Jessica Peck Corry writes in the Denver Post:
Reporters and politicos – so eager to define individual voters as liberal or conservative, Republican or Democrat – find themselves in a predicament: Most Colorado voters in the last election simply defied such categories.
In November’s election, 41 percent of all voters supported legalizing marijuana, a number greater than the 40 percent who voted for GOP gubernatorial candidate Bob Beauprez. In all, 636,938 voters wanted marijuana legalized, 11,000 greater than the number who backed Beauprez.
While once considered a rallying cry of hippies and peaceniks, marijuana legalization is now a position supported by economics professors and family physicians.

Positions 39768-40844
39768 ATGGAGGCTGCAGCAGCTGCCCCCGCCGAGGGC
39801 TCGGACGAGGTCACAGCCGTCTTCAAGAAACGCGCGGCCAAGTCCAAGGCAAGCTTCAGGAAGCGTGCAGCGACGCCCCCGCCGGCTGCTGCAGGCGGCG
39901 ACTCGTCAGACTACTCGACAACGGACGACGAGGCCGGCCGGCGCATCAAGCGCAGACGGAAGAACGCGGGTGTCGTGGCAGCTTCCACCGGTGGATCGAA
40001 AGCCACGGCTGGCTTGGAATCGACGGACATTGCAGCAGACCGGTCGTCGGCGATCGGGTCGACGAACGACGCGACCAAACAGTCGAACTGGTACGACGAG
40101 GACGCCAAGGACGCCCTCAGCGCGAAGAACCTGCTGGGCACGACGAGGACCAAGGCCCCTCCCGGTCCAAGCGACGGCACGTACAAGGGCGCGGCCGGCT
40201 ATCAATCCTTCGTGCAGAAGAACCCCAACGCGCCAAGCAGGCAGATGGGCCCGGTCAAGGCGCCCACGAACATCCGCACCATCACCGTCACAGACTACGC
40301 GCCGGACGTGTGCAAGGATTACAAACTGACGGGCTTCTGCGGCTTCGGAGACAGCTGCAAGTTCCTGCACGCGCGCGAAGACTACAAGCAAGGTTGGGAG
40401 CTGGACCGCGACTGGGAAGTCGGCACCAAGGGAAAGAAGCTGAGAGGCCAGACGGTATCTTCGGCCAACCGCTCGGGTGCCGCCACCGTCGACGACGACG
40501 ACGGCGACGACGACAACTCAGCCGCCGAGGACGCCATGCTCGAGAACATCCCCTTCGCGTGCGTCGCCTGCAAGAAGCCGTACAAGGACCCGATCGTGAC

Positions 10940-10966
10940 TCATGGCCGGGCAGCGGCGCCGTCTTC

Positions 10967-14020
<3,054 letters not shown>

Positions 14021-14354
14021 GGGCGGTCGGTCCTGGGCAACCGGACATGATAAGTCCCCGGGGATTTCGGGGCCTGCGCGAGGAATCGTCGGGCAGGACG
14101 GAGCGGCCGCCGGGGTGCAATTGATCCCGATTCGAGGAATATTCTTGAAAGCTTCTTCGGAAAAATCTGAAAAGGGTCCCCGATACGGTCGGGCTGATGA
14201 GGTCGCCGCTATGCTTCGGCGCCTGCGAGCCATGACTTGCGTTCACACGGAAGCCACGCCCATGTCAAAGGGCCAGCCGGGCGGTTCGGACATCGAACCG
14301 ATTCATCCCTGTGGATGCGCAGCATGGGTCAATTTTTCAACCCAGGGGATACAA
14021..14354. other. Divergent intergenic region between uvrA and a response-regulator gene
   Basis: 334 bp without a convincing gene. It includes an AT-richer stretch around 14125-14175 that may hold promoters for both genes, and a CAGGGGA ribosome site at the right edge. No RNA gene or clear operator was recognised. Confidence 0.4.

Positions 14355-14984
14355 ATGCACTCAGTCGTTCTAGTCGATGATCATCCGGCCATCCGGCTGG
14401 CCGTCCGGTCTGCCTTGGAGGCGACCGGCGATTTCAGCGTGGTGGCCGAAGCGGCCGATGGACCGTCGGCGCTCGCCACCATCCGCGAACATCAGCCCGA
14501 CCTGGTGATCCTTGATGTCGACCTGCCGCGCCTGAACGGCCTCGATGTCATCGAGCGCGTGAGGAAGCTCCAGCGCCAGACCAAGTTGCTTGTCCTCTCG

… and people are starting to notice (although the media is sometimes behind on this)
Despite such widespread support, the media unanimously held that November’s bid for bud fell flat, with headlines like “Pro-pot proposal takes a big hit” and “Marijuana amendment goes up in smoke.” Beauprez’s bid, on the other hand, was largely recorded as a casualty of a national trend where mid-term elections rarely see gains for the majority party
Her conclusions as to what the election results mean are, I think, most relevant to Colorado, and I don’t think they can yet be extrapolated to the rest of the country as she does, but they’re interesting:
The old categories may just not fit anymore. […] This “Middle Majority” is growing, now representing closer to 40 percent of America. These individuals tend to have a vibrant libertarian streak while still maintaining conservative social values in their own lives. […] Most in this group support legalization because they are tired of the government taking billions away from important priorities like education and health care, and instead frittering it away on a failed militarized drug war.